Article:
Proteomic Analysis of Liver from Finishing Beef Cattle Supplemented with a Rumen-Protected B-Vitamin Blend and Hydroxy Trace Minerals

Animals 202111(7), 1934;

Open Access
Mariana Mescouto Lopes, Thaís Ribeiro Brito, Josiane Fonseca Lage, Thaís Correia Costa, Marta Maria dos Santos Fontes, Nick Vergara Lopes Serão, Tiago Antônio de Oliveira Mendes, Ricardo Andrade Reis, Renata Veroneze, Fabyano Fonseca e Silva and Marcio de Souza Duarte

Josiane Fonseca Lage

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Greater metabolic needs in high-producing beef cattle might lead to mineral and vitamin deficiency. Previous studies have shown the benefits of B-vitamin and trace mineral supplementation in animal performance of ruminants; however, little is known about the effects of supplementing finishing beef cattle with rumen-protected forms on the liver metabolism. Therefore, the aim of the present study was to determinate the impact of rumen-protected B-vitamin blend and hydroxy trace mineral supplementation on the hepatic proteome of finishing steers. This study reports the first evidence indicating that the supplementation of these micronutrients induces protein changes concerning oxidative metabolism and responses to oxidative stress in the liver tissue.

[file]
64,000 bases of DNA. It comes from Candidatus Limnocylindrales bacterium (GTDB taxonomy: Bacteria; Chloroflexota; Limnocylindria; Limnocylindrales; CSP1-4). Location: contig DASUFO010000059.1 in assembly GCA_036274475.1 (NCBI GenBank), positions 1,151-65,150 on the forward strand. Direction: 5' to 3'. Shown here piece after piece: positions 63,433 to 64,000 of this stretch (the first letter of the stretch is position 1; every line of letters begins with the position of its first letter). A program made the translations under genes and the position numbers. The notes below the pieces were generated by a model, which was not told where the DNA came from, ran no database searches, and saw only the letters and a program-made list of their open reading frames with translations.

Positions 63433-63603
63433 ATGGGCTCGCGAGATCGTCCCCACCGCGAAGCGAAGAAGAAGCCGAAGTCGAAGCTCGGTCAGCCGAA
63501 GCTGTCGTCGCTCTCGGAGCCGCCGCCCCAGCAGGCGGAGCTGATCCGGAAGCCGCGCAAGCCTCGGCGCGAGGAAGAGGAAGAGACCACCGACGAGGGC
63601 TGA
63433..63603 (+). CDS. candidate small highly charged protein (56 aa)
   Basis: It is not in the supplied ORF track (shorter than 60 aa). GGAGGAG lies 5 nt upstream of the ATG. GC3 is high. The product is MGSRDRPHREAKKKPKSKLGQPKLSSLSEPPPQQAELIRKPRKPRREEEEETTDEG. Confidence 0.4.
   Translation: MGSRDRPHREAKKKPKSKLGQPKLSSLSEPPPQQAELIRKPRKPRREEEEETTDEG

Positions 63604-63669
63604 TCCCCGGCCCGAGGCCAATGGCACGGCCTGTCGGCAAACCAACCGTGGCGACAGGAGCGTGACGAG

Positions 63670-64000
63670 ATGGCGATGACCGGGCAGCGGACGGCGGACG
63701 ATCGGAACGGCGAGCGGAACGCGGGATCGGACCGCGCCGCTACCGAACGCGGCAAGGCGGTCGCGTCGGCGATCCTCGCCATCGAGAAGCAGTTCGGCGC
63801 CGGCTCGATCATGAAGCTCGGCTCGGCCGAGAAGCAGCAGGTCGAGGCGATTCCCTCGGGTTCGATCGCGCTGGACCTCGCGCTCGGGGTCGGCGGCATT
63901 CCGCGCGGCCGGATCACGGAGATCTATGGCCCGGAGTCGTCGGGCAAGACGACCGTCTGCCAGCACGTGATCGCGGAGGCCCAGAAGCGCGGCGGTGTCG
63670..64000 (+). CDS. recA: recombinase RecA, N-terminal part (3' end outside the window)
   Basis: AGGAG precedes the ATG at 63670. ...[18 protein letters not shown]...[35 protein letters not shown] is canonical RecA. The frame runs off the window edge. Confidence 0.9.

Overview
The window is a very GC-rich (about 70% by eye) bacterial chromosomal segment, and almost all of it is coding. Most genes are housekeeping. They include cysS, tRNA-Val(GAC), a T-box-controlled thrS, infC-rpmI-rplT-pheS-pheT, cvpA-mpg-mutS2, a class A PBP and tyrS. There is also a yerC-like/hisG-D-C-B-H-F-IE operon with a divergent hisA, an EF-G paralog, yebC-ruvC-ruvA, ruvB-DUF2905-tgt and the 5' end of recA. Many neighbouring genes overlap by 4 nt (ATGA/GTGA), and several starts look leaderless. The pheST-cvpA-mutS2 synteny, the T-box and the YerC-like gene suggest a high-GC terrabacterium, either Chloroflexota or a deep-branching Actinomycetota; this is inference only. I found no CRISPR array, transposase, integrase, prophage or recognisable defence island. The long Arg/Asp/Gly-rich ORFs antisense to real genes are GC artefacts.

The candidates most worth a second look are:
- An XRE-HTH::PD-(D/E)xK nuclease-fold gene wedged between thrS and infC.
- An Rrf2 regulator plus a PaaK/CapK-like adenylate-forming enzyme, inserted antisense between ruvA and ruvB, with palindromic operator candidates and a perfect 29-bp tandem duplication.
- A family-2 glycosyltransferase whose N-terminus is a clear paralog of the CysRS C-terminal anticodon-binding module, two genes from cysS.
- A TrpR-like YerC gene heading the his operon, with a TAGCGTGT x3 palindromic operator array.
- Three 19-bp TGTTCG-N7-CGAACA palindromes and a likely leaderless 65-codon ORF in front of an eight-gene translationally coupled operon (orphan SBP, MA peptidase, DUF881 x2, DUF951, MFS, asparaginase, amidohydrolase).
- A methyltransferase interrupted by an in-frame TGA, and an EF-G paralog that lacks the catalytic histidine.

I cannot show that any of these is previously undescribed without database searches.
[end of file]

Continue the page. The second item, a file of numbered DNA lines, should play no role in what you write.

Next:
Vitamin B and trace minerals are crucial molecular signals involved in many biological pathways; however, their bioavailability is compromised in high-producing ruminant animals. So far, studies have mainly focused on the effects of these micronutrients on animal performance, but their use in a rumen-protected form and their impact on liver metabolism in finishing beef cattle is poorly known. We used a shotgun proteomic approach combined with biological network analyses to assess the effects of a rumen-protected B-vitamin blend, as well as those of hydroxy trace minerals, on the hepatic proteome. A total of 20 non-castrated Nellore males with 353 ± 43 kg of initial body weight were randomly assigned to one of the following treatments: CTRL—inorganic trace minerals without supplementation of a protected vitamin B blend, or SUP—supplementation of hydroxy trace minerals and a protected vitamin B blend. All animals were fed the same amount of the experimental diet for 106 days, and liver biopsies were performed at the end of the experimental period. Supplemented animals showed 37 up-regulated proteins (p < 0.10), and the enrichment analysis revealed that these proteins were involved in protein folding (p = 0.04), mitochondrial respiratory chain complex I (p = 0.01) and IV (p = 0.01), chaperonin-containing T-complex 2 (p = 0.01), glutathione metabolism (p < 0.01), and other aspects linked to oxidative-stress responses. These results indicate that rumen-protected vitamin B and hydroxy trace mineral supplementation during the finishing phase alters the abundance of proteins associated with the electron transport chain and other oxidation–reduction pathways, boosting the production of reactive oxygen species, which appear to modulate proteins linked to oxidative-damage responses to maintain cellular homeostasis.